The generations of creation witnessed God make order and beauty out of a formless void. Life was bursting forth and God longed to share it, to nurture relationships in the midst of this growth. So God formed a human shape from the dust of the ground and breathed into his nostrils the breath of life. Fueled by this sacred wind, the human shape came alive. God called this one Adam, which means “creature made from the earth”.
Then God planted a garden filled with lush trees, generous rivers, and wild animals. God placed Adam in the garden and spoke simple instructions: You are a co-creator, called to help tend and care for all living things. You are free to enjoy the fruits of this land, but do not eat from the tree of knowledge in the middle of the garden. I tell you this because if you do eat from that tree, you will die on the very same day.
God watched Adam living in the garden and saw that Adam should not be alone, a reflection of God’s own desire for relationship. The animals could not be equal partners, so God made Adam fall into a deep sleep and gently took a bone from his chest. God used the bone to form another human shape, called to life by that same sacred wind. Adam woke to find a companion, rejoiced, and called her Eve, which means “Life”. They were naked and unashamed of their bodies, delighted by their likeness, uniqueness, and expressions of God’s image.
So Jesus came to a Samaritan city called Sychar, near the plot of ground that Jacob had given to his son Joseph. Jacob’s well was there, and Jesus, tired out by his journey, was sitting by the well. It was about noon. Samaritan woman came to draw water, and Jesus said to her, “Give me a drink.” (His disciples had gone to the city to buy food.)
The Samaritan woman said to him, “How is it that you, a Jew, ask a drink of me, a woman of Samaria?” (Jews do not share things in common with Samaritans.)
Jesus answered her, “If you knew the gift of God, and who it is that is saying to you, ‘Give me a drink,’ you would have asked him, and he would have given you living water.”
The woman said to him, “Sir, you have no bucket, and the well is deep. Where do you get that living water? Are you greater than our ancestor Jacob, who gave us the well, and with his sons and his flocks drank from it?”
Jesus said to her, “Everyone who drinks of this water will be thirsty again, but those who drink of the water that I will give them will never be thirsty. The water that I will give will become in them a spring of water gushing up to eternal life.”
The woman said to him, “Sir, give me this water, so that I may never be thirsty or have to keep coming here to draw water.
Dear beloved of God, grace and peace you from our Lord and Savior Jesus who is the Christ. Amen.
Over the next few months, we’re going to be looking at some key biblical stories and some of the characters that help those stories take shape. These stories are good stories, they’re lively stories, they are stories that are worth living with and wrestling with. In the characters we encounter we learn a bit about ourselves and the world that we live in. They invite us to ask hard questions and consider new possibilities. This week our characters are Adam and Eve.
Adam and Eve show up in the second creation account present in the book of Genesis. Compared with the big sweeping creation story present in Chapter 1, which we heard last week, the second chapter of Genesis is much earthier. God is depicted as a potter molding the dirt of the earth to make living beings. God is also a farmer planting the first human in a garden to work it and help the garden continue to create life. It’s an organic creation story. A process story.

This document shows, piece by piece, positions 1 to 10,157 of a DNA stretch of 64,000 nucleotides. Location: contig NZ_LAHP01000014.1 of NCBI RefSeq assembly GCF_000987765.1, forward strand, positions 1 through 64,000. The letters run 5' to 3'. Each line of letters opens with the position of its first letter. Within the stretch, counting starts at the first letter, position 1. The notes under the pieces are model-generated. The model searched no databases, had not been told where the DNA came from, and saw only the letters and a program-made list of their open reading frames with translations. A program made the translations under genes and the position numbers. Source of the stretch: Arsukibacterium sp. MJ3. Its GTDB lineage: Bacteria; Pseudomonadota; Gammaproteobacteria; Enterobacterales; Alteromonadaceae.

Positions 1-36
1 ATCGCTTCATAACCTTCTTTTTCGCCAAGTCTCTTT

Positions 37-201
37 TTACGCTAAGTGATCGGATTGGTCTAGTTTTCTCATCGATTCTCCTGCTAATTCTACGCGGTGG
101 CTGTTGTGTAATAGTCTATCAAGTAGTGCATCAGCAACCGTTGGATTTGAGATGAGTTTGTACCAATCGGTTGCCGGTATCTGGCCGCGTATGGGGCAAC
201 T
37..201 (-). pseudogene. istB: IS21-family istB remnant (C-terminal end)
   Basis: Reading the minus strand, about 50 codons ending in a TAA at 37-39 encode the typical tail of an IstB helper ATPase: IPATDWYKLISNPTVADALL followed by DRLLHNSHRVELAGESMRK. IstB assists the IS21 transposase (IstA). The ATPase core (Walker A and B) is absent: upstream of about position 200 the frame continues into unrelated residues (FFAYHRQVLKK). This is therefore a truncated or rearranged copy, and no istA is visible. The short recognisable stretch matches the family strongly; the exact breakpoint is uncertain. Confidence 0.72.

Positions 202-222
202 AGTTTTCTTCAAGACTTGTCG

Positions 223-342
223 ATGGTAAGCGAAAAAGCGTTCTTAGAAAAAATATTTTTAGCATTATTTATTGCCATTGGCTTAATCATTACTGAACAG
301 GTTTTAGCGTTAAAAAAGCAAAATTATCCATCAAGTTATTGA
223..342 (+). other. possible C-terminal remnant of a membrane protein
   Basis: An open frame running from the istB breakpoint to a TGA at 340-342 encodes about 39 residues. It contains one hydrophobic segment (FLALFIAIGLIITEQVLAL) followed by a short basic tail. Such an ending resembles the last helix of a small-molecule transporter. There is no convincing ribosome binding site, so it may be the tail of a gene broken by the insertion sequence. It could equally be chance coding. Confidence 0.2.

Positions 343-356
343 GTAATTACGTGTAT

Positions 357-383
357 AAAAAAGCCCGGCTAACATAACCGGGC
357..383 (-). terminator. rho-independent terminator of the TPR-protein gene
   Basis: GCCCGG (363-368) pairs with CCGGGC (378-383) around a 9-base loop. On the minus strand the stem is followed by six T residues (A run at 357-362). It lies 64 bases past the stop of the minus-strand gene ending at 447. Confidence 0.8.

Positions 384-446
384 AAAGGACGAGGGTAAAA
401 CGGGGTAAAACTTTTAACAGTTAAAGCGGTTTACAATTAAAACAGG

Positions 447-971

In reading this story, there is an arresting moment where God looks at Adam amidst the verdant and lush landscape that God has also created and says something isn’t quite right. God recognizes that it’s not good for Adam to be alone. God knows that Adam, like God, is a relational being. Adam is to be a connected creature.
After all, that is what his very name implies: Adam from the Hebrew adamah, the word for earth or dirt. Adam was created out of the earth and in relationship to the earth. Adam is then given the freedom and responsibility to tend it, care for it, all the while depending upon it.
The reader is then immediately informed, “and man (sic) needed a helper.” Doesn’t that make you wonder, help with what? Help for what?
The story doesn’t specifically tell us why, but life experience tells us that making our way in this world is hard. And it can be really hard without support, without partners to share the load. God appears to be affirming that for Adam to wholly live out his vocation he’s going to need creaturely connection, a partner.
With Eve, yes, and we’ll say more about that in just a moment. But the connection is also with the animals of the field and birds of the air who are formed by the very same adamah. Adam’s relationship with them is deep; it is kinship. Their connection is intimate, so much so that it is Adam rather than God who names the creatures. God will be the giver of names in the other stories we encounter this year — Abram, who becomes Abraham; and Sarai, who becomes Sarah. Jacob, renamed Israel. Saul, who with transformed vision becomes Paul. But here it is Adam who names, and in so doing, marks the creatures as God’s own.
But what is it about Eve? Once again God gets down in the dust and the dirt and uses part of what God has already made, Adam, to bring something new and different into existence. This is what both Adam and God have been waiting for. Eve is a companion, a partner, an equal. As the meaning of her name implies, she is life There are now two where there was previously only one.